Virtualization Technology News and Information
Spiceworks 2014 Predictions in the World of SMB Tech

VMblog 2014 Prediction Series

Virtualization and Cloud executives share their predictions for 2014.  Read them in this series exclusive.

Contributed article by Peter Tsai of Spiceworks

SMBs are on a roll and account for half of all IT spending. When it comes to server virtualization, cloud services and software-defined networking (SDN) there’s still plenty of up-side for tech vendors

At Spiceworks, we have a thriving community of 4 million IT pros that provide one-of-a-kind visibility into the current and future tech challenges and opportunities for SMBs.  As such, my predictions here are based not just on my own perspective but also on the stories and observations of the Spiceworks community.

It might be "established" technology but server virtualization adoption hasn't peaked yet.

Continuing a trend we've seen year after year, adoption of server virtualization and migration of physical servers to virtual machines will continue unabated in 2014. 

While it's a given in the enterprise space, some small organizations are only now implementing server virtualization to gain more efficient usage of server resources, failover/redundancy, physical space-savings gained by consolidating servers on to fewer physical boxes, and power and cooling cost savings.

In fact, looking at the results of our 2013 1H State of SMB IT survey, 53% of companies with fewer than 20 employees had adopted server virtualization, compared to roughly three-quarters of all other businesses. In 2014, we're going to see server virtualization adoption among the smallest companies finally cross the 60% threshold while their larger SMB counterparts continue to move to a "virtualization-first" mentality. 

SMBs will continue to lead the charge into cloud services.

The smaller the company, the fewer people working in that company's IT department. In some cases, a single individual is responsible for all IT tasks. Therefore, it makes logical sense that the smallest businesses outsource as much of their tech to the cloud as they can, especially when they don't have the staff, resources or expertise necessary to maintain on-premises resources.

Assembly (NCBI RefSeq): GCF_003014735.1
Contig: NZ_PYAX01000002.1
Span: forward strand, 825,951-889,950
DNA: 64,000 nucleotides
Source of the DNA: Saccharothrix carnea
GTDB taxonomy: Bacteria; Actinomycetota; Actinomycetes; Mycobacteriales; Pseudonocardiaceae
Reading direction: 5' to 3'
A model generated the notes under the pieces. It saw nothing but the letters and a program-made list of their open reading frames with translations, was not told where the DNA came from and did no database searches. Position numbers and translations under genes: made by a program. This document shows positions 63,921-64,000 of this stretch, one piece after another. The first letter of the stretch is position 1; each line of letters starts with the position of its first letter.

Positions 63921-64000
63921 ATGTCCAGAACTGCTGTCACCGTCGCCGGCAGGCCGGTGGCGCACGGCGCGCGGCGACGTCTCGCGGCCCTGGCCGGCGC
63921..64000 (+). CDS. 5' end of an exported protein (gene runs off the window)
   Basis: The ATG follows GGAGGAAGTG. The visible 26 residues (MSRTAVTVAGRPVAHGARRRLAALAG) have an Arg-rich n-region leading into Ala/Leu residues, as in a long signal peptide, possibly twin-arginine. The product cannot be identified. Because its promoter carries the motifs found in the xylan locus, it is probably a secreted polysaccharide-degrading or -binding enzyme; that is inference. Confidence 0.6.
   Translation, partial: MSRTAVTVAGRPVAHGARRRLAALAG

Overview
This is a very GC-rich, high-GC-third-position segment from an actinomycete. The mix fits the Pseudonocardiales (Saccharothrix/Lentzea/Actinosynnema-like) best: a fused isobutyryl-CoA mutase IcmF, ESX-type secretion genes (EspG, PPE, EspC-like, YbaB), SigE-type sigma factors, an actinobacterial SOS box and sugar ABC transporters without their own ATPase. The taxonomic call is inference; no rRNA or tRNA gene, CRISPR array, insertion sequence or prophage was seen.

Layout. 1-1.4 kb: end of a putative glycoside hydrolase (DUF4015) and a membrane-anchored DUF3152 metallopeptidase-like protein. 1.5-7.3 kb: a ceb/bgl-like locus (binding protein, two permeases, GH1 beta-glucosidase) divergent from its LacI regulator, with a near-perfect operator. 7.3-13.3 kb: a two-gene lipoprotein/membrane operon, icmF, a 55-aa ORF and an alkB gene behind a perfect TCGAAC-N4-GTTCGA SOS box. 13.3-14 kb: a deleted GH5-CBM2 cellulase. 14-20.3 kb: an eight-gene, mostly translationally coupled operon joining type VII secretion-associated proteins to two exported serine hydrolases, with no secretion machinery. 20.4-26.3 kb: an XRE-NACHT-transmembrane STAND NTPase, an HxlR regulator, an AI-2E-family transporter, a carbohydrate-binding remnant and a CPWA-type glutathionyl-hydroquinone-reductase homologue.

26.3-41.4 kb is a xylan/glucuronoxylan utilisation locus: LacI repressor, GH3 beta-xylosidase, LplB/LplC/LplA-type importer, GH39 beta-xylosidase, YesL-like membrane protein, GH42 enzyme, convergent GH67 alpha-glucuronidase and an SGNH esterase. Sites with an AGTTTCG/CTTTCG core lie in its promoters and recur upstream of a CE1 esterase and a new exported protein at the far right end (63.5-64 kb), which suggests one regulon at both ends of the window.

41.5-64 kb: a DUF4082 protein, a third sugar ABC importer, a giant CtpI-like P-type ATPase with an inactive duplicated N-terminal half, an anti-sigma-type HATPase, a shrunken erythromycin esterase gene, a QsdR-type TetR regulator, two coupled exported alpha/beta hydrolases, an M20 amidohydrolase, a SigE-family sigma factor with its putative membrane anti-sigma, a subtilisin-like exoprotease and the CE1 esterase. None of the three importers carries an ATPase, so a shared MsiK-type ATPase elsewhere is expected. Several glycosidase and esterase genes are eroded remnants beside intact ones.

According to the same State of IT in SMB survey  companies with fewer than 20 employees were using 5.3 cloud services on average. Compare that to the overall IT industry average of 4.2 cloud services per company. By the end of 2014, businesses with fewer than 20 employees will increase their dependence on cloud services even further, raising their average use to more than six cloud services.  And across businesses of all sizes, there will very likely be a 15% increase in the number of cloud services used per company.

In 2014, the most popular cloud services will include web hosting and email, online backup and recovery, spam filtering/anti-malware, application hosting, and file sharing. Adoption of all of these cloud services will increase across companies of every size.

Software-defined networking will continue to be a big buzzword in tech news (but critical mass for SDN adoption and widespread usage are still several years away) 

In 2014, there will no doubt be a substantial number of IT articles written about SDN, but with no dominant standard in place, typically cost-sensitive SMBs are unlikely to implement SDN until the tech is thoroughly proven and the cost benefits become crystal clear. 

In general, adoption of software-defined networking solutions will likely follow the same patterns of server virtualization and storage virtualization. That is, there will be large interest but low adoption in the early years (although IT pros will evaluate early SDN products and put them through the paces in test environments), followed by mass acceptance down the road.


About the Author

Peter Tsai is the IT Content Guru for Spiceworks. He is a former System Administrator turned computer engineer, turned IT blogger and marketer. Peter has been in the IT industry for more than a decade.

Published Monday, December 30, 2013 1:19 PM by David Marshall
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